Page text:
Friends: Help! If the year is a circle – where’s March and December in your mind?

Kategori: English-articles

Wheel by PFNKIS at Flickr CC-BY

How would you have placed the months on a circle?

A few weeks back, a sheet of paper with a large circle, a couple of lines of text, and some pens, was hanging outside the workspace of the digital story development people here at NRK, the Norwegian Broadcasting Corporation.

Our colleague Vidar was asking colleagues to help him with a question he’s been grappling with for years – he is jokingly suggesting he’ll write an entire book on the subject when he gets old.

It all started at a previous employer, where he was assigned the task of designing a planning tool called a year wheel.

To his surprise, everybody seemed to have strong opinions on where the different months were located. So he tried to get some clarity by asking the following simple question:

If the year is a circle – where’s March and December in your mind?

Asking this revealed two fascinating things:

1: The number of people with opinions on where the months are

2: The amount of different ideas of what the year «looks like»

And also the fact that most people’s year rotated the opposite way of Vidar’s own.

Following Vidar’s question, the debate on what the year actually looks like has been raging here. At first inside the NRK on our intranet. Then we wrote an article very much like this one (only in Norwegian) with a questionnaire.

And then it blew up.

We’ve had more than 75 000 responses so far. Quite a lot for a humble tech & media blog at a public service broadcaster in a country with a population of around 5 million.

But Norway is a speck on the world map. We can’t really lay the subject to rest before we know what things looks like outside our small bubble.

Which is where we’re asking for your help. Can you please click on where you think the months are placed on a circle?



Vidar is not alone

For the record, I have to admit Vidar’s question wasn’t entirely new to me.

For years already, I’ve been painfully aware that my wife has a deeply dysfunctional view of what the year looks like. But I used to think it was only her.

Then a colleague of mine I’d previously considered to be a sharp thinker turned out to have a perspective on the year’s progress just as unnatural as my wife’s.

After seeing several different explanations, I was baffled by the amount of weird ideas about the year in circulation. Ideas bearing no resemblance to my own, self-evidently logical, clear, and correct picture.

So one weekend I chose to interview several different people.

A Family Affair

A couple with adult children, for instance. Among these four, they agreed in pairs on where December was. But internally they diverged on where March was. Which meant their years rotated counter to each other.

And not everyone in this family were equally open to considering a circular year – or even flat or two dimensional. After all; the shape of the year can only be properly illustrated using a finger in three dimensional space…

What did become evident quickly though, was that this family had spent little time synchronising their stories. Rather, they seemed to have been going through life without ever sitting down to have this important conversation about one of life’s central questions, and circling in the correct answer together.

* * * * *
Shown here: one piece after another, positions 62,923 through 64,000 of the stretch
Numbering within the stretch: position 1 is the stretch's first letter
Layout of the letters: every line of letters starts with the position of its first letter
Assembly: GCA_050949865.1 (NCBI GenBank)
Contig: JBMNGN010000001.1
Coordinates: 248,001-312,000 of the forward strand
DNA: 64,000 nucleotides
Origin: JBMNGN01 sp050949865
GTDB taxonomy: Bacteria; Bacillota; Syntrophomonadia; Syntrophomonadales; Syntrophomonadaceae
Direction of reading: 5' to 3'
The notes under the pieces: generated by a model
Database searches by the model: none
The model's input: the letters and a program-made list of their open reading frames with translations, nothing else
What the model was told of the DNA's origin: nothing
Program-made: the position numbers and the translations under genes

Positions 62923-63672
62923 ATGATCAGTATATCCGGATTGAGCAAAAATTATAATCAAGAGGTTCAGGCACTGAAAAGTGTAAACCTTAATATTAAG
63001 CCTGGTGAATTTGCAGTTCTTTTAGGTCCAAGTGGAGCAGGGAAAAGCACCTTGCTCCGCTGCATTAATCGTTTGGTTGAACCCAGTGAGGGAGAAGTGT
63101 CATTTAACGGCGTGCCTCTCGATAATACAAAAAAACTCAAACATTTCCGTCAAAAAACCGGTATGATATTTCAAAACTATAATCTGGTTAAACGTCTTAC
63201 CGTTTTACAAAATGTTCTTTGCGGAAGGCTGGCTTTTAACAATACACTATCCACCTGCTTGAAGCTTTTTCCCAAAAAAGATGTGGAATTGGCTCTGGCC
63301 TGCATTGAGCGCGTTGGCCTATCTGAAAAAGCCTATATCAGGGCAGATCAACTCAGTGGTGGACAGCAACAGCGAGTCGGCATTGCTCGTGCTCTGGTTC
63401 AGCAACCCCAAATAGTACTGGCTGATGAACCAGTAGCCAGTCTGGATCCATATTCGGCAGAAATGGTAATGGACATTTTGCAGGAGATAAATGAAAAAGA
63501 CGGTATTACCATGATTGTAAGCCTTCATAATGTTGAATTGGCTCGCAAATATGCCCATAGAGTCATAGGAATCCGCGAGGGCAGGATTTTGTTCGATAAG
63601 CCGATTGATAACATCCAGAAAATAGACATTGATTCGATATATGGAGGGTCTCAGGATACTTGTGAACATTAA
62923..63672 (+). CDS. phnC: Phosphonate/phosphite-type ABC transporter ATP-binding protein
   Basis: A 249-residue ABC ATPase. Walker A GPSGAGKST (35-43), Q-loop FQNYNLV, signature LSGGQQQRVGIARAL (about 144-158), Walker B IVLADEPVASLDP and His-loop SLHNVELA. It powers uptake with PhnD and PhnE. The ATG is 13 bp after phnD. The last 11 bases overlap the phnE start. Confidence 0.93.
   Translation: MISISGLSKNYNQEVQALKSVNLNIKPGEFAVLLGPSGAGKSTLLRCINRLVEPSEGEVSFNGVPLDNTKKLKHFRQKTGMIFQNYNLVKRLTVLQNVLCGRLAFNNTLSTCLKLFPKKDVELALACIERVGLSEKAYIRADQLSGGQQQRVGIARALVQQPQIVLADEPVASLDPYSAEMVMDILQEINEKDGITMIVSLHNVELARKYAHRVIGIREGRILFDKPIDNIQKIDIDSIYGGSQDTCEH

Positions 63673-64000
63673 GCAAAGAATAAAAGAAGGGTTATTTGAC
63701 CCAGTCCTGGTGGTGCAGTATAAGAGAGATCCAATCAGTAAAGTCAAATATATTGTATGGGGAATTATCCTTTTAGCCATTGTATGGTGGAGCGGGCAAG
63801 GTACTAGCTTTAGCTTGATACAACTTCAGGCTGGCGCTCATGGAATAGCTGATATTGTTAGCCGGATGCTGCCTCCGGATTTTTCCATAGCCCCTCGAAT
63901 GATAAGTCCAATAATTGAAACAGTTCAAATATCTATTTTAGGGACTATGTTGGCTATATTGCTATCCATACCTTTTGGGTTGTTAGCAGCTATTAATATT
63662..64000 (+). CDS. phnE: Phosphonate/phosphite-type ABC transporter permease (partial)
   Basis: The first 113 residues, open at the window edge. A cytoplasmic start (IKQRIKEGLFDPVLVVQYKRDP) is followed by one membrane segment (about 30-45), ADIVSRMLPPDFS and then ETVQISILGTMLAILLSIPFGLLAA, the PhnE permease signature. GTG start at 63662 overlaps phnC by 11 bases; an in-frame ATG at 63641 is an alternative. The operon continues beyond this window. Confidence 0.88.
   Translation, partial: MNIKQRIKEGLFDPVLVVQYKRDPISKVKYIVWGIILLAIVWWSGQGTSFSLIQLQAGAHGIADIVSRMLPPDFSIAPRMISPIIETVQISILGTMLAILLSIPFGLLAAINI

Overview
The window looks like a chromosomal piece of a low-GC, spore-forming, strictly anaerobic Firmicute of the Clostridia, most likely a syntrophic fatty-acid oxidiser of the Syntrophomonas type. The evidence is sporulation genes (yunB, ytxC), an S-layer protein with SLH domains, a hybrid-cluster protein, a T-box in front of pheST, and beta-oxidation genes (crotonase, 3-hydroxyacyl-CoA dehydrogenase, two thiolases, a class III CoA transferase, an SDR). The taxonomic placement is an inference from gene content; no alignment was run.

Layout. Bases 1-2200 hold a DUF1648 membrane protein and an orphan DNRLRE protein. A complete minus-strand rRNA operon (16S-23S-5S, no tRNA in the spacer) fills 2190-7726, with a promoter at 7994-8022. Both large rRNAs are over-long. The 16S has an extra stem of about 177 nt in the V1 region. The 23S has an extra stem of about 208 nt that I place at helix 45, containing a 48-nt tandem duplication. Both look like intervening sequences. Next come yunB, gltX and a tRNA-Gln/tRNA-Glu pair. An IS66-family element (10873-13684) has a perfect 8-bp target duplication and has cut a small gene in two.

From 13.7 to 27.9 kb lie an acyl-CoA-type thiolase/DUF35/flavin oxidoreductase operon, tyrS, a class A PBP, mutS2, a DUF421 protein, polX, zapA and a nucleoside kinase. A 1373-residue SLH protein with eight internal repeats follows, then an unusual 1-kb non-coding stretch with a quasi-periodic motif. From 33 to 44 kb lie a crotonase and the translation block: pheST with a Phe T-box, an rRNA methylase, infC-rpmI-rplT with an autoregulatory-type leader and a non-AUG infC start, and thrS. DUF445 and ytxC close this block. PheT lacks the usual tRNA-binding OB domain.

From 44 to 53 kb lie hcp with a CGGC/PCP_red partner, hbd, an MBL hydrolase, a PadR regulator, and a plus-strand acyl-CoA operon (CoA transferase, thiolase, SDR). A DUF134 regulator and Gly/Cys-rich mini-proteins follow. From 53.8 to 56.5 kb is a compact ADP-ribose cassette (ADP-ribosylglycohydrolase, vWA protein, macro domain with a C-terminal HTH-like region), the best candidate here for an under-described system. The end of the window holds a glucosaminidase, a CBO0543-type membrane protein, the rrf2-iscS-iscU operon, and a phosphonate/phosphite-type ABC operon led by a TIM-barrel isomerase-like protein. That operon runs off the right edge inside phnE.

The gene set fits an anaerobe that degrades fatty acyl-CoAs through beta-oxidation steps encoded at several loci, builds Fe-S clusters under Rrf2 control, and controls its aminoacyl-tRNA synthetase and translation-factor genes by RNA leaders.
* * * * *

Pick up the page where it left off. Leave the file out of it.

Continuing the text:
So far, among the people I’ve been talking to, I have seen no clear patterns in age or gender. It could of course be because I haven’t spoken to enough people to find a system. But I’d need more data than I can get from interviewing people socially to conclude.

So let’s do this properly

Luckily, a change in our understanding is imminent. Systematic research is underway, courtesy of NRKbeta and our readers!

Already, we’ve asked the year-as-a-circle question to our Norwegian audience. We have gathered megabytes of data on what the year actually looks like for the Norwegian people. But we cannot stop with Norway; maybe our crazy-ass seasons give us a warped perspective. We have to ask the rest of the planet.

Can you please help us by clicking in the circle above, to let us understand where you believe December and March belong?

And if you have a few minutes to spare, and can complete our more detailed questionnaire as well, we’d be super thankful, because then we’ll be able to see if there are identifiable differences across the globe.

Thanks!

We’ll be back with full results on January 1st 2018.

4 kommentarer

  1. If people have a concept of what «time» is, this shouldn’t be hard. Since the beginning of time, we have used a round surface with a hand showing what time it is. Whether it’s a sundial or a mechanical clock, the concept of time as a circular face with a pointer made out of shadow or a spring- or battery-powered hand, is so ubiquitous it’s almost written into human DNA. If you have a differing concept of time than this, you must be alien. Clearly.

    A clock’s initial position is 12:00, which is top or «north» on the clock face. The hands on a clock move rightwards from the top, also known as «clockwise». Time therefore moves clockwise. It doesn’t matter whether you’re talking about nanoseconds, hours, months or years; time moves clockwise. Period.

    Since a clock face is divided into 12 hours and the year has 12 months, it’s self-evident that each month fall on the hours of the clock. January at 01:00, February at 02:00, March at 03:00, April at 04:00, May at 05:00, June at 06:00, July at 07:00, August at 08:00, September at 09:00, October at 10:00, November at 11:00 and December at 12:00.

    How can there be any disagreement over this? Perhaps children who haven’t learned how to tell time have an excuse to view this differently, but if you know how a clock works and are able to tell time, no other way to view this makes sense. Unless, of course, you’re alien.

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